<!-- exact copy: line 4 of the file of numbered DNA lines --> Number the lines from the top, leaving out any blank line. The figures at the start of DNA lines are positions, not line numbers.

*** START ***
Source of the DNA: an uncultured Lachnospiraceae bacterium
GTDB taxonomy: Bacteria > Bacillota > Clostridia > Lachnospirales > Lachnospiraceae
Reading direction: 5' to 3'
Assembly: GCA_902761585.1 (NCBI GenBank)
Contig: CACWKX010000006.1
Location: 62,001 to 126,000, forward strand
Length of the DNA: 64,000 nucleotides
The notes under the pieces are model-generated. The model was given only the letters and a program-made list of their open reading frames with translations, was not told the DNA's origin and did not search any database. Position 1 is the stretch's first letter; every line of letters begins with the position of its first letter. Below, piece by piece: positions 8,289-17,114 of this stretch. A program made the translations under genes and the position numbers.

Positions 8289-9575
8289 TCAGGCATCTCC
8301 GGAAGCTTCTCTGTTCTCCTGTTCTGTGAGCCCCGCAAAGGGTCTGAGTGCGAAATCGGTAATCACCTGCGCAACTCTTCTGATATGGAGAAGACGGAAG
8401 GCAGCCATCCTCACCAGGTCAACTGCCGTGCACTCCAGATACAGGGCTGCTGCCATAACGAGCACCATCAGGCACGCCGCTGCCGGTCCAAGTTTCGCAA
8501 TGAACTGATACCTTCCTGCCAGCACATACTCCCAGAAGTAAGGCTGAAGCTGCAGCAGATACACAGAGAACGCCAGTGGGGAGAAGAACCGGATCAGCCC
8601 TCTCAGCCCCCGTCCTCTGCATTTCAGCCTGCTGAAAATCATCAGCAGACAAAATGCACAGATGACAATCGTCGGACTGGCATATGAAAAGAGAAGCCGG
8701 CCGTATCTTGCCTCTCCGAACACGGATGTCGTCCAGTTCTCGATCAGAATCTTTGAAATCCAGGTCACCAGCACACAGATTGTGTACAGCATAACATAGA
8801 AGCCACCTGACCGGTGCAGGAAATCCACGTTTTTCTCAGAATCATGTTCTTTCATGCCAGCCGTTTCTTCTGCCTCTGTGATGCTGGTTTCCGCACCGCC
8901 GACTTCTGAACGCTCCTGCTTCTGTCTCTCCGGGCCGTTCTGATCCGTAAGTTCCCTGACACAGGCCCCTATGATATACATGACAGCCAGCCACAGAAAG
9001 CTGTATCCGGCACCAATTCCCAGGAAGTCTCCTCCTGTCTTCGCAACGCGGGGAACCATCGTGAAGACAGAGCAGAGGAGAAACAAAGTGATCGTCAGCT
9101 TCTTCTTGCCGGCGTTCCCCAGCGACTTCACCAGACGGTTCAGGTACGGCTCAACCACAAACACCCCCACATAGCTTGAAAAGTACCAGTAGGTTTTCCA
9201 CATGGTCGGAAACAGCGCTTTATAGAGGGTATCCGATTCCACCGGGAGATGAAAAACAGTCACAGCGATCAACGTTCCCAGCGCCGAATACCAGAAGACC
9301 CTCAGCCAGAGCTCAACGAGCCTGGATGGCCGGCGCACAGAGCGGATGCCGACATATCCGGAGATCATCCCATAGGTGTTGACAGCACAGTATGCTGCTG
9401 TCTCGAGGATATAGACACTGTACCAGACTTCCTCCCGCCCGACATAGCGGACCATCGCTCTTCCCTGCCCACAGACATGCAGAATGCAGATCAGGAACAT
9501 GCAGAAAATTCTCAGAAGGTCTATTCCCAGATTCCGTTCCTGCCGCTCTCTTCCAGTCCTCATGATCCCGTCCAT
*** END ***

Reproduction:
Assembly: GCA_902761585.1 (NCBI GenBank)